Thursday, June 24, 2010


Never being a very talented child, I spent the years when I wanted so badly to be in the prestigious group of kids in the grade school band, and as you probably have guessed by the title of this little story, as a percussionist.  In my mind, I was a drummer as talented as any drummer with any rock band at the time.  I would march on the football field, my body straight as an arrow, in perfect rhythm, with that cute little uniform and hat on, eyes straight ahead, taking great pride in my contribution to the music, especially when I had a great solo, smiling, everyone standing up and cheering and whistling!  I loved the cold wind during the winter games, when I could wear those fantastic-looking drummer's gloves with my uniform.  

But, as you have probably guessed from the title of this story, I could not quite make the cut to drummer.  As a matter of fact, the band director tried everything to allow me to have a place because he knew how important that uniform was to my tender psyche.  But when he handed me the triangle and asked me to audition for a place in the mostly-hidden stage band, I could tell by the look on his face that not only was I not talented enough to play the flute, the clarinet, the drums, the trumpet, the tambourine, or the oboe, I was not even good enough to play the triangle.  

By the time that audition was over, I decided enough was enough.  There was no place for me on that football field.  My attempts at cheerleading were a dismal failure, especially when it was discovered my gymnastic talent went no further than being able to do forward rolls.  My arms would not support my body in a handstand or even a cartwheel.  My stint at being the mascot was thwarted when someone grabbed my big mule head and threw me over onto my back on the sidelines, just to see how funny it would look, and it did look funny, I am sure.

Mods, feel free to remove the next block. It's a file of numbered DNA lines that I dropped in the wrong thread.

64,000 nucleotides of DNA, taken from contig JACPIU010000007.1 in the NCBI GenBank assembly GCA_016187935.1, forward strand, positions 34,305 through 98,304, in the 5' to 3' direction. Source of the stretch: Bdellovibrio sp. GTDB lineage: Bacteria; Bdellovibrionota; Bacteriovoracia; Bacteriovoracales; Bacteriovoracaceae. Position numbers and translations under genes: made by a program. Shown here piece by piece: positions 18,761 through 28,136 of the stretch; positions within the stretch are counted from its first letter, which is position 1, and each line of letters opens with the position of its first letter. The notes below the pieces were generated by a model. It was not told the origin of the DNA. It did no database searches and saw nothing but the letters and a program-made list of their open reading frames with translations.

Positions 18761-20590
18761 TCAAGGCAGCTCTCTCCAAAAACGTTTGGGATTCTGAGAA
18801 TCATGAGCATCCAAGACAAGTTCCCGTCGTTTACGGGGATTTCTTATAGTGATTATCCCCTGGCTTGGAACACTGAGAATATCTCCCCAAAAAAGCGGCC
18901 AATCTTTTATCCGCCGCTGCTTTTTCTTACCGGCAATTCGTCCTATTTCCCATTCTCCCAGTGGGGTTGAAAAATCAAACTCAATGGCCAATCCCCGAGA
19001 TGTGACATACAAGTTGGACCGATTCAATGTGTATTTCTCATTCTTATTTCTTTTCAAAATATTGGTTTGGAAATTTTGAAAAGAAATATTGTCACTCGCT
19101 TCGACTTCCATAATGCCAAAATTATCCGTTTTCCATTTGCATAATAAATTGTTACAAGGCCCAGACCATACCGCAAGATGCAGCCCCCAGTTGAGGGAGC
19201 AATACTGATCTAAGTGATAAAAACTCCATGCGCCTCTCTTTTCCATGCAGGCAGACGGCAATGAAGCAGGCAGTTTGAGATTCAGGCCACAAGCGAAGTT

So now I am fifty-three.  I found my talents were pretty much confined to the classroom, so I became the best medical professional I could become, which has come in handy since I have a very accident prone nature.  Just tonight I tripped and landed hard on both knees and yes, I saw triangle-shaped strobes of light behind my eyelids as I sat there on my bloody and bruised knees and cried like a baby. I do not know if it was the pain that made me scream out, or the frustration that not only would I never be a cheerleader or a member of anyone's band, but I probably was not going to even be very good at mastering the role of little old lady with any sort of dignity.  


Magpie said...

Sorry for your thwarted ambitions. Glad you're who you are today, though.

Betsy said...

haha...great minds think alike! Come read my post!

RA said...

Why does any little old lady need to be dignified? Have fun instead, go out and play your triangle (whether real or imagined) and you'll be the best old lady there ever was!
Great TT. :)

PattiKen said...

And since when is a vital woman of fifty three a "little old lady." Oh, please, say it isn't so!

But take heart. Until recently, I have fallen at least once a year. Balance is arguably the least of my talents.

Grandmother said...

It's never to late to play whatever you want! And 53 is just early elderhood!

Baino said...

Ah you're the same age as me. Join me in vowing to grow old disgracefully. And forward rolls are fine! Cartwheels are overrated.